Here is something you probably hear over and over. Food bloggers are a friendly and fun group. I live in a city where there are so many good ones and I have had the good fortune to meet some wonderful people locally just through keeping a blog.
Also, just in the last year, I have had lunch with Stacey in New York, Erin in Boston, Allison in San Francisco, and Ele and Hilary in London. (Is it crazy ridiculous that I have traveled that much this year? This is not usually my life.) These are all women who, previous to our lunches, I had never met in person, just through their writing. In every single case, I was delighted with the women I met and look forward to a chance to see each and every one of them again.
When I mentioned to Ele and Hilary that I was coming to London for one day, they immediately responded that we should go to Ottolenghi for lunch. The restaurant is named after the owner who is originally from Israel. He has turned his amazing food and aesthetic into a thriving business with four locations and a weekly column in the Guardian. He himself is not a vegetarian but his column and his most recent cookbook is.
Periodically I have mentioned my imaginary Dana Treat restaurant. You know, the one that is only open from 10-3pm? The one where there I get to make whatever I want, change it up daily, where everyone loves my food and pays me well for it, and very nice magic fairies appear out of nowhere to do all the clean-up? That restaurant. Well, I would love my place to be a little like Ottolenghi.
Imagine. Clean white space. Big communal table and lots of little ones. Huge bowls of the daily sides and salads that the servers come and take from throughout lunch. Gorgeous and rustic sweets arranged just so – the kind you wish you had time to make yourself. I could learn a lot from Ottolenghi – we all could.
Fortunately, there is that cookbook! Actually there are two. I bought the brand new one, Plenty, while in San Fransisco and then Ele and Hilary bought me the first one at the end of our lunch (so sweet!). Please don’t ever quote me on this (and Randy! avert your eyes!) but I kind of feel like I could throw away all my other cookbooks and just cook out of these two books for the rest of my life. They are that good. Plenty is a wonder to behold. The look of the book, quality of the paper, and the photographs are enough to justify the price, but then the recipes! Swoon. All vegetarian and all sound amazingly delicious. The first book, Ottolenghi The Cookbook, features some meat and fish recipes but with plenty for the vegetarians and also has breads and sweets. I’ve started with this book.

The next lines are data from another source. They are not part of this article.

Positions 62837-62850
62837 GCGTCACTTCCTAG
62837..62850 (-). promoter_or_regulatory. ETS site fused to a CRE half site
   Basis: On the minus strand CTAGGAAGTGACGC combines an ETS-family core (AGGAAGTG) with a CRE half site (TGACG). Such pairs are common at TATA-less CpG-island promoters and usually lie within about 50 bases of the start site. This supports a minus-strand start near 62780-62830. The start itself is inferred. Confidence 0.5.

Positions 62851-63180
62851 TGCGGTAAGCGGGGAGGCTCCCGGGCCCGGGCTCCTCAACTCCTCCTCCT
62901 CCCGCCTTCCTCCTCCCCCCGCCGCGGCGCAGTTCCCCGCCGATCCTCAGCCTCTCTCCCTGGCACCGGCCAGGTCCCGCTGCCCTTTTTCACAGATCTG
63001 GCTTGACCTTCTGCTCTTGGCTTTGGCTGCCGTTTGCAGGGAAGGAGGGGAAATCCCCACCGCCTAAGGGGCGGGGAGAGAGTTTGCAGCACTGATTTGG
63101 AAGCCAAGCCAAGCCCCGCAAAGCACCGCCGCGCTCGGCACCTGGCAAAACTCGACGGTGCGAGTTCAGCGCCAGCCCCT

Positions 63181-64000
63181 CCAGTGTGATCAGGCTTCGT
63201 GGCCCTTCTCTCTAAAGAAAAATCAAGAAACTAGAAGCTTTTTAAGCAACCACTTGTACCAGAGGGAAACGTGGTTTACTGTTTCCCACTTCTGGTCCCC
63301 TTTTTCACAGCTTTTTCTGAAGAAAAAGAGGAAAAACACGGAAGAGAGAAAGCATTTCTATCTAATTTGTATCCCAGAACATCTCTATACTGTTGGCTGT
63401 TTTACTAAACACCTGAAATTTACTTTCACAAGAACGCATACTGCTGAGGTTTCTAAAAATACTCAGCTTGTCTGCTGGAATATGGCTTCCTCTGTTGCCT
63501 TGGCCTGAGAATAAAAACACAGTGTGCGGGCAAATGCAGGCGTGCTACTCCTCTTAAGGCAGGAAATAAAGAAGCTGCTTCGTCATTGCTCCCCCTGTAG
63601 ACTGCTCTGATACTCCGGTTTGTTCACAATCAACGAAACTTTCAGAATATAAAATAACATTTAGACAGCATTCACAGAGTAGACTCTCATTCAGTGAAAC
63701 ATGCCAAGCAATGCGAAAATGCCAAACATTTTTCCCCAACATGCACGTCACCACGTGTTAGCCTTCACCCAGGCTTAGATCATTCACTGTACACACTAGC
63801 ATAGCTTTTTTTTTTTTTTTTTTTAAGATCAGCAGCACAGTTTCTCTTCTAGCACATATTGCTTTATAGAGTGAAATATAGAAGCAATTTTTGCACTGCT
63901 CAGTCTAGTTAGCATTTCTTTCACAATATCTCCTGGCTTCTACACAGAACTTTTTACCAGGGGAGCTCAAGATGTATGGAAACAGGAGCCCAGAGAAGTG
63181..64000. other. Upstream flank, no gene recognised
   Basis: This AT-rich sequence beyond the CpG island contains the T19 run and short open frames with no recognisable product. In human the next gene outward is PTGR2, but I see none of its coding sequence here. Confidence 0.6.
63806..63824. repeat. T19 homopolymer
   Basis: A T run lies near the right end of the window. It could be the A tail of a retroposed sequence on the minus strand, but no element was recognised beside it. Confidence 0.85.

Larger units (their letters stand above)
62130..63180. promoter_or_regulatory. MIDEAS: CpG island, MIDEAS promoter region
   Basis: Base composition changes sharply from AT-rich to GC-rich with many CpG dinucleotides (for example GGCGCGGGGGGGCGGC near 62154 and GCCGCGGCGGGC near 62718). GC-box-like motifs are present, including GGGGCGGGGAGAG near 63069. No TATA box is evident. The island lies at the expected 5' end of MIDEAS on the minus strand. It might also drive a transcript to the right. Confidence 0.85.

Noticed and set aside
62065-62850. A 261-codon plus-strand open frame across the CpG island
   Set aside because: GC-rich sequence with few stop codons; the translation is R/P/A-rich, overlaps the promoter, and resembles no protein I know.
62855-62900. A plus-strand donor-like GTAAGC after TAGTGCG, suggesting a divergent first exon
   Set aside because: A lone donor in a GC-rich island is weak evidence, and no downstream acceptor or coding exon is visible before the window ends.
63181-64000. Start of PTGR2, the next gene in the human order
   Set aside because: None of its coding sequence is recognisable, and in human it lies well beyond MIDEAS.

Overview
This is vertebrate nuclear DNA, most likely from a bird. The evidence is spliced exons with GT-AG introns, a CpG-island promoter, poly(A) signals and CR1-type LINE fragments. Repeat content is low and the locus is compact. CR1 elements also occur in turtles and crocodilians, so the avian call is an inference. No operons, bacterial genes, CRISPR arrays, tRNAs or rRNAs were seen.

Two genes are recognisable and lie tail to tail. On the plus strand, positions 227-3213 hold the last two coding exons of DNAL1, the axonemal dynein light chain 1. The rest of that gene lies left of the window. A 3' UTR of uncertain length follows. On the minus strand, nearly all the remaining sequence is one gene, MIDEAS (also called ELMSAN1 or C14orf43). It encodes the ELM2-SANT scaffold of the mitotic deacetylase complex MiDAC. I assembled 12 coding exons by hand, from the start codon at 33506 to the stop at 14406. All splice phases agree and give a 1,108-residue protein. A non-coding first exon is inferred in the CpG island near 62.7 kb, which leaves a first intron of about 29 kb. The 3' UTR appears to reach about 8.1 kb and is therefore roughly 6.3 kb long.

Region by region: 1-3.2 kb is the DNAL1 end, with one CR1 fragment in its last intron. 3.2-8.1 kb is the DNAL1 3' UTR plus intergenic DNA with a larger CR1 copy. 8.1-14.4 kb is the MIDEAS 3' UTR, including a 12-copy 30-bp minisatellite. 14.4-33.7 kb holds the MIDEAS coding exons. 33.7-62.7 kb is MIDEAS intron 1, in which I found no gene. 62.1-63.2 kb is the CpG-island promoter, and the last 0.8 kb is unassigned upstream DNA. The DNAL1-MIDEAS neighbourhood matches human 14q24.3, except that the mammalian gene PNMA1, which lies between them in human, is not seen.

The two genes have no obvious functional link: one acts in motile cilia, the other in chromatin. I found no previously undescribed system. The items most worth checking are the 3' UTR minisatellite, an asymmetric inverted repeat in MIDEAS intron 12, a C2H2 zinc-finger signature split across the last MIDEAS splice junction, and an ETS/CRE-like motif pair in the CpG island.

I have only been home for nine days, and already I have made three things from it. All amazing. This dish isn’t going to win any beauty contests but it was so incredibly tasty. Thin pasta, rice, caramelized onions, and lentils make for a very brown dish so I would highly recommend making the (very tasty) tomato sauce to top it. I don’t always like sweet flavors in my savory dishes, but the touch of cinnamon was most welcome here.
Being an English cookbook, all his measurements are in grams and milliliters. In addition to changing that, I also played a bit with the proportions a bit. I have found the Kitchen Pro app on my iPhone incredibly helpful. There are lots of components here but the onions and the sauce can be done days ahead of time.
1 cup lentils
1 heaping cup basmati rice
2 oz. angel hair pasta, broken in to 2-inch pieces
1 2/3 cups vegetable stock or water
½ tsp. grated nutmeg
1½ tsp. ground cinnamon
1½ tsp. salt
½ tsp. black pepper
4 tbsp. olive oil
Spicy Tomato Sauce
4 tbsp. olive oil
2 garlic cloves, minced
2 red hot chiles, seeded and finely diced (I used a jalapeño)
2 14-oz. cans diced tomatoes
1½ cups water
4 tbsp. cider vinegar
2 tsp. salt
2 tsp. ground cumin
¼ cup cilantro leaves, roughly chopped
Start with the sauce. Heat the olive oil in a saucepan, add the garlic and the chiles and fry for 2 minutes. Add the tomatoes, water, vinegar, salt, and cumin. Bring to a boil, then reduce the heat and simmer for 20 minutes, until slightly thickened. Remove the sauce from the heat, stir in the cilantro and then taste. See if you want more salt, pepper, or cilantro. Keep hot or leave to cool; both ways will work with the hot kosheri.
To make the kosheri, place the lentils in a large saucepan and then cover with cold water. Bring to a boil, then reduce the heat and simmer for about 20 minutes. The lentils should be tender but far from mushy. Drain in a colander and set aside.
In a large skillet with a tight-fitting lid, melt the butter over medium heat. Add the raw pasta, stir, and continue frying and stirring until the pasta turns golden brown. Add the rice and mix well until it is coated in the butter. Now add the stock or water, nutmeg, cinnamon, salt and pepper. Bring to a boil, cover, and then reduce the heat to a minimum and simmer for 12 minutes. Turn off the heat, remove the lid, cover the pan with a clean kitchen towel, and put the lid back on. Leave like that for about 5 minutes; this helps make the rice light and fluffy.
Heat the olive oil in a large frying pan, add the onions and sauté over medium heat for about 20 minutes, until dark brown. Transfer to paper towels to drain.
To serve, lightly break up the rice with a fork and then add the lentils and the onions. Taste for seasoning and adjust accordingly. Serve hot with the tomato sauce.